However, perhaps most interestingly, the earliest activity on site is represented by a very large ditch sequence - perhaps a defended routeway - that does not follow the line of Abbey Street. The pottery from these ditches suggests, at latest, an infilling date in the mid Twelfth century. On present evidence it seems that these features belong to the very earliest phases of activity associated with the Cluniac priory which was initially built in 1106-7. Important finds from these ditches include fragments of medieval leather shoes. If these ditches were actually dug as early as the Eleventh century, then they could relate to an important but previously unknown Anglo-Saxon site. At the time of Domesday Book (1086), Lenton is recorded as 'waste' but was land previously owned by the King; might Lenton have been the site of a previously unknown Late Anglo-Saxon royal manor? City Council and the Lenton Historical Society, of undertaking a geophysical survey in the remaining green areas around the priory complex to coincide with the Festival of British Archaeology this summer.

D. H. Lawrence and Women

A recent article noted on the BBC local web site throws new light on Lawrence’s attitude to women. This information has arisen following the discovery of an unpublished article by Lawrence by Dr. Andrew Harrison of the University of Nottingham. who had been asked to study a collection of papers acquired by a library in New Zealand.

Dr. Harrison is quoted as saying: A new find like this is pretty rare. It reveals Lawrence’s enlightened attitude to gender issues, and his acuteness in detecting and exposing sexist attitudes. The article was responding to an article in The Adelphi monthly journal edited by John Middleton Murray, the husband of New Zealand author Katherine Mansfield. The article by a man identified only as JHR was entitled The Ugliness of Womenin which the author writes about the horrified reaction he felt towards beautiful women. He wrote: In every woman born there is a seed of terrible, unmentionable evil: evil such as man – a simple creature for all his passions andlusts – could never dream of in the most horrible of nightmares, could never conceive in imagination.

In his article Lawrence said: The hideousness he [JHR] sees is the reflection of himself, and of the automatic meat-lust with which he approaches another individual ... Even the most ‘beautiful’ woman is still a human creature. If he approached her as such, as a being instead of as a piece of lurid meat, he would have no horrors afterwards.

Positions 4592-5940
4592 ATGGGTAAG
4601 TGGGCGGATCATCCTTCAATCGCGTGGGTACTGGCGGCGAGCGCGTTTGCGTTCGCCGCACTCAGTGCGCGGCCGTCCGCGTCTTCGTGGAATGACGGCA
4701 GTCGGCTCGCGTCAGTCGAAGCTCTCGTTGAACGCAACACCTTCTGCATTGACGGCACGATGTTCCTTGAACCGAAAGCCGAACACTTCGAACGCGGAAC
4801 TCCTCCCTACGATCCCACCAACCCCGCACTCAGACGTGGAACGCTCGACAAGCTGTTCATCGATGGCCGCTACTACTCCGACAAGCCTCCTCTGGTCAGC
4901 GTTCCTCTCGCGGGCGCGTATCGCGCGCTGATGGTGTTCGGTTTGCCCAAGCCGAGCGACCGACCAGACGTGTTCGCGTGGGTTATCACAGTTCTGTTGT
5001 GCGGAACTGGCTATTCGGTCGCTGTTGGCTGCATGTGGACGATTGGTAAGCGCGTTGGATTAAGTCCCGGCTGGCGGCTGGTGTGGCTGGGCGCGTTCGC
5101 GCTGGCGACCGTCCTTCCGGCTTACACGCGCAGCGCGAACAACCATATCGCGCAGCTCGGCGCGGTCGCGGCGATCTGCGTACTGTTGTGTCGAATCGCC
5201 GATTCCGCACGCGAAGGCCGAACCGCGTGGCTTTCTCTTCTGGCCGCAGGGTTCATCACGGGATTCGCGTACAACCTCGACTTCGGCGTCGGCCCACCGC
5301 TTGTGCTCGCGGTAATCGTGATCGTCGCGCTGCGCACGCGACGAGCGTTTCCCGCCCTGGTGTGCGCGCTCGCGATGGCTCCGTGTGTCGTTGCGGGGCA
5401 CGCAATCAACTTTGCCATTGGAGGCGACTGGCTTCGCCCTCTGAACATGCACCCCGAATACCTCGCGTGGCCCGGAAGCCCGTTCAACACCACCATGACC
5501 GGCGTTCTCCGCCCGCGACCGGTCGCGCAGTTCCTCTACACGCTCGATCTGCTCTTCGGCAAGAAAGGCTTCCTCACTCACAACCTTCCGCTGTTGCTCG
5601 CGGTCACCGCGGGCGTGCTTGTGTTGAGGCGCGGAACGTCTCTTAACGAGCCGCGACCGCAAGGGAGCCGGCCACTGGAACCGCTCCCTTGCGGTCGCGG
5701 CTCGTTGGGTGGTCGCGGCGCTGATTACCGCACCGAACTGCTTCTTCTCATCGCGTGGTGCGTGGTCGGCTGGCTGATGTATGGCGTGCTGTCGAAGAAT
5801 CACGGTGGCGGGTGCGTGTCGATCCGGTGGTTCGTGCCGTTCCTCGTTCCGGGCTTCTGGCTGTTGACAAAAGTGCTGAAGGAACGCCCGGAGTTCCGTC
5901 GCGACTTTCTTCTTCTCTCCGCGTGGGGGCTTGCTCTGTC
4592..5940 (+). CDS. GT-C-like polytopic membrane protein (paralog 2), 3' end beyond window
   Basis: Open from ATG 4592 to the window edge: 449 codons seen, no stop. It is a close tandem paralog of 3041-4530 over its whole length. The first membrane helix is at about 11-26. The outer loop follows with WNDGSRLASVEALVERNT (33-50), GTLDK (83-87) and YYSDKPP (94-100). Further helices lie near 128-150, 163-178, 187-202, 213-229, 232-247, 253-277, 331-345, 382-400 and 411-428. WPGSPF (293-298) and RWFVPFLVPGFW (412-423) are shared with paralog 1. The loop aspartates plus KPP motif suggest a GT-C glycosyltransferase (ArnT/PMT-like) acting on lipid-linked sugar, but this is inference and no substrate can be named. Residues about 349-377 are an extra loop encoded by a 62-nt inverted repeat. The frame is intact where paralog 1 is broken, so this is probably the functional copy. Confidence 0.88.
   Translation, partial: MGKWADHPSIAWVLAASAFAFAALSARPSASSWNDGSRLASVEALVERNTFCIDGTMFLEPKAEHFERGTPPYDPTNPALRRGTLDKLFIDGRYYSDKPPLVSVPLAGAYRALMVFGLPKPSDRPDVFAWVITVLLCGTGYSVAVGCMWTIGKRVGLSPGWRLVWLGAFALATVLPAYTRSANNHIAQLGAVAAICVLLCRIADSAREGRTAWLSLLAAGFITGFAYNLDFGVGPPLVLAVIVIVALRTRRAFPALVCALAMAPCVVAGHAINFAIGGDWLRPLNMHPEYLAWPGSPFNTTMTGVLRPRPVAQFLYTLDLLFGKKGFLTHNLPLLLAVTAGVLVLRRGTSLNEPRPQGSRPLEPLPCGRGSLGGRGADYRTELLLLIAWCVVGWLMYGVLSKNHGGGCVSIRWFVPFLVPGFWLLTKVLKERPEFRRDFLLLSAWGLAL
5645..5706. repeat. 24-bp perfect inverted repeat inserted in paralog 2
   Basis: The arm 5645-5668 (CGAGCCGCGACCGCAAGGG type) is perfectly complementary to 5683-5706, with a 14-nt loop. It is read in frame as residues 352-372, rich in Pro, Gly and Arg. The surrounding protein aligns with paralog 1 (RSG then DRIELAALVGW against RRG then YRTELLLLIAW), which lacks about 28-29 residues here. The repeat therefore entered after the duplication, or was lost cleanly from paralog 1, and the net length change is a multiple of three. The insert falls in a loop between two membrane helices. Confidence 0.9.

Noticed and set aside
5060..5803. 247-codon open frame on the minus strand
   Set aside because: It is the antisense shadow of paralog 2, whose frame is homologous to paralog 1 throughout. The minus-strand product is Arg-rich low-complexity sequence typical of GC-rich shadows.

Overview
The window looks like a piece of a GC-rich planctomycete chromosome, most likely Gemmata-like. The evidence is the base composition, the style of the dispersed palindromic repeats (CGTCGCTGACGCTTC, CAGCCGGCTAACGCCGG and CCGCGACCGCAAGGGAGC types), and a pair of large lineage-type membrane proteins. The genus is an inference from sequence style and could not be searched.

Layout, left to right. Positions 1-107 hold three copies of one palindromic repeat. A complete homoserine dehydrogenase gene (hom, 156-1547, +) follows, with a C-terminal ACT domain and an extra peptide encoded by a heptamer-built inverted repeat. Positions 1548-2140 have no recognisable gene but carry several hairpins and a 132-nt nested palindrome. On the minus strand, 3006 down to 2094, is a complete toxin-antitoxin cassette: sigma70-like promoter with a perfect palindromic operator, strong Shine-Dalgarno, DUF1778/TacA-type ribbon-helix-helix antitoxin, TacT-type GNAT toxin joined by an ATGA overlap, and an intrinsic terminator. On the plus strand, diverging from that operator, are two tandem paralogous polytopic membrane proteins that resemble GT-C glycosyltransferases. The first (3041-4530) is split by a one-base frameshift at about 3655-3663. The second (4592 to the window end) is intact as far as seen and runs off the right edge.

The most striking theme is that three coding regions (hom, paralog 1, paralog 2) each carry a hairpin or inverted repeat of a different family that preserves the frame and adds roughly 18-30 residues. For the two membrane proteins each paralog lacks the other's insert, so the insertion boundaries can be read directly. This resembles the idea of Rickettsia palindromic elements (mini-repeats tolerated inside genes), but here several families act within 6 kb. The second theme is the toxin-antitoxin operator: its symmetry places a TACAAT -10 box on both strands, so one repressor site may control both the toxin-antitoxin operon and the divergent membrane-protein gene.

Dr. Harrison is reported as thinking that the item was written during Lawrence’s return to Europe from Mexico between 12 December 1923 and 5 March 1924 and that Murray may not have published it because it was thought to be libelous or too outspoken – attitudes which, of course, are not held today.

Sir James/Jacob Cats by John Wilson

Recently the Society received a query from Professor Johan Koppenol, Professor of Older Dutch Literature at the VU University, Amsterdam. Professor Koppenol is researching the life of Jacob Cats (1577-1660), who is well known in the Netherlands as a writer and poet, and in England was known as Sir James Cats, the Dutch statesman.

Cats came to England in the 1620s and was involved, as an investor, in the Hatfield Chase drainage project. This massive project was undertaken by Sir Cornelius Vermuyden and covered an area of north Nottinghamshire, South Yorkshire and North Lincolnshire.

Professor Koppenol is of the opinion that Cats at one time purchased the Manor of Finningley (now in South Yorkshire but prior to 1974 in Nottinghamshire).

This is also stated in Bramley (Sir Cornelius Vermuyden, J. Bramley, Transactions of the Thoroton Society, 35 (1931), 109-116) who considers that in 1628, Vermuyden purchased from King Charles I 2,600 acres of land in Misson and Finningley. Running short of funds, Vermuyden sold half his land to Cats, who acquired the Manor of Finningley. However, a history of Finningley(, 15 April 2013) indicates that Finningley Grange was granted to Sir Martin Frobisher in 1576. The Frobishers held the property until the late 17th century when the Harvey family of Ickwell, Bedfordshire, took over.

So, we have a difference of opinion. Professor Koppenol would be interested in learning if any member of the Society has any knowledge of Sir James Cats’ time in England which we could pass on to him.

The Nottinghamshire Bibliography Online Project by Andy Nicholson

The first comprehensive bibliography of Nottinghamshire history was compiled by Michael Brook and published by the Thoroton Society in 2002. Brook’s bibliography is a major achievement and includes 8707 items relating to "books (and discrete portions of books), pamphlets, periodical articles, and academic theses at doctoral and master’s levels" published before 1998. A PDF version of the publication can be downloaded from the Thoroton Society website: it can be searched at very basic level but cannot be updated.

In December 2011 the Thoroton Society and Nottingham University's Department of Manuscripts and Special Collections embarked on a project to update Brook's bibliography and make it available on the Internet. An online database has been developed and the whole of Brook's bibliography has been converted and uploaded to the database. A further 2,300 bibliographical records, covering 1997 to the present, have also been added. The project has also widened the scope of the original bibliography to include a wide range of 'grey literature' (material that has not been formally published) and, wherever possible, provide a link to online versions of publications.

It is hoped that the online bibliography will become a significant aid to anyone researching Nottinghamshire history and will be officially launched later this year.

Anniversaries by Ken Brand

It is annoying missing anniversaries, particularly if it is a 150th anniversary. On the 11th November 1862 the Nottingham Architectural Society was instituted. The Society’s first president 1862-63 was Henry Moses Wood, architect and a former Borough Surveyor and Engineer. His Vice-President and successor was Thomas Chambers Hine who held the post for ten years, 1863-73.